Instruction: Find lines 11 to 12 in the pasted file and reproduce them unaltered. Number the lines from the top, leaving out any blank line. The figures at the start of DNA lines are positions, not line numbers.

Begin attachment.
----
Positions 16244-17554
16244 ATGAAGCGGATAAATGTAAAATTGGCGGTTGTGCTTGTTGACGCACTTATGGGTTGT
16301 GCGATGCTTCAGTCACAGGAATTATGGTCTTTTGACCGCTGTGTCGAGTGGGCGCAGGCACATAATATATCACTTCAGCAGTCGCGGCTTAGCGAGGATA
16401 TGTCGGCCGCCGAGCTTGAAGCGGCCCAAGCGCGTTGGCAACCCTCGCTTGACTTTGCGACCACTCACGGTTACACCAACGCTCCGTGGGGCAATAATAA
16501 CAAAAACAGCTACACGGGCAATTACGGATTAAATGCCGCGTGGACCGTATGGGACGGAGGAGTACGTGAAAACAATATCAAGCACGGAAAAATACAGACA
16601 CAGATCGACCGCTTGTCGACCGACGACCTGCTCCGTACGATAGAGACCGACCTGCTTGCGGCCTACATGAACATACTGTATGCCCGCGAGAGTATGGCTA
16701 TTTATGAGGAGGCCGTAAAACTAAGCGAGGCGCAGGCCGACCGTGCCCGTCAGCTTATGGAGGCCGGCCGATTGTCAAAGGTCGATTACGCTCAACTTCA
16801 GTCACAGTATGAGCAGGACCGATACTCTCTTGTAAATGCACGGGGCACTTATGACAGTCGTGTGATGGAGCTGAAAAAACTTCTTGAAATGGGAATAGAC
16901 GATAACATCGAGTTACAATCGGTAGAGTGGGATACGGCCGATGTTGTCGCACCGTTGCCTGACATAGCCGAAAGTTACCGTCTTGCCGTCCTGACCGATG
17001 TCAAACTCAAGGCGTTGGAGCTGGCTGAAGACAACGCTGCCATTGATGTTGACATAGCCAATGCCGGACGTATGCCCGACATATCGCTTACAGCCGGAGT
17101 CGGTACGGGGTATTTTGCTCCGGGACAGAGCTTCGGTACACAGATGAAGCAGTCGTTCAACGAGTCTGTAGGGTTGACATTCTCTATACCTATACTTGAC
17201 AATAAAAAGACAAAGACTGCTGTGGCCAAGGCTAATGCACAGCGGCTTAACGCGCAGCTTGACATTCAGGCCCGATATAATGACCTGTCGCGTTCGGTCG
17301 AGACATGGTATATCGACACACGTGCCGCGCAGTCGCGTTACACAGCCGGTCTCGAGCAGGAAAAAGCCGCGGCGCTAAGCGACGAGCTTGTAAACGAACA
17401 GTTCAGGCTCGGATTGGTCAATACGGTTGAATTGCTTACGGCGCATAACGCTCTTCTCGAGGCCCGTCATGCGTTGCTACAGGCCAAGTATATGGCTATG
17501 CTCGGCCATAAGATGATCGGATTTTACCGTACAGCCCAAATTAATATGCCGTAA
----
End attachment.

17101 CGGTACGGGGTATTTTGCTCCGGGACAGAGCTTCGGTACACAGATGAAGCAGTCGTTCAACGAGTCTGTAGGGTTGACATTCTCTATACCTATACTTGAC
17201 AATAAAAAGACAAAGACTGCTGTGGCCAAGGCTAATGCACAGCGGCTTAACGCGCAGCTTGACATTCAGGCCCGATATAATGACCTGTCGCGTTCGGTCG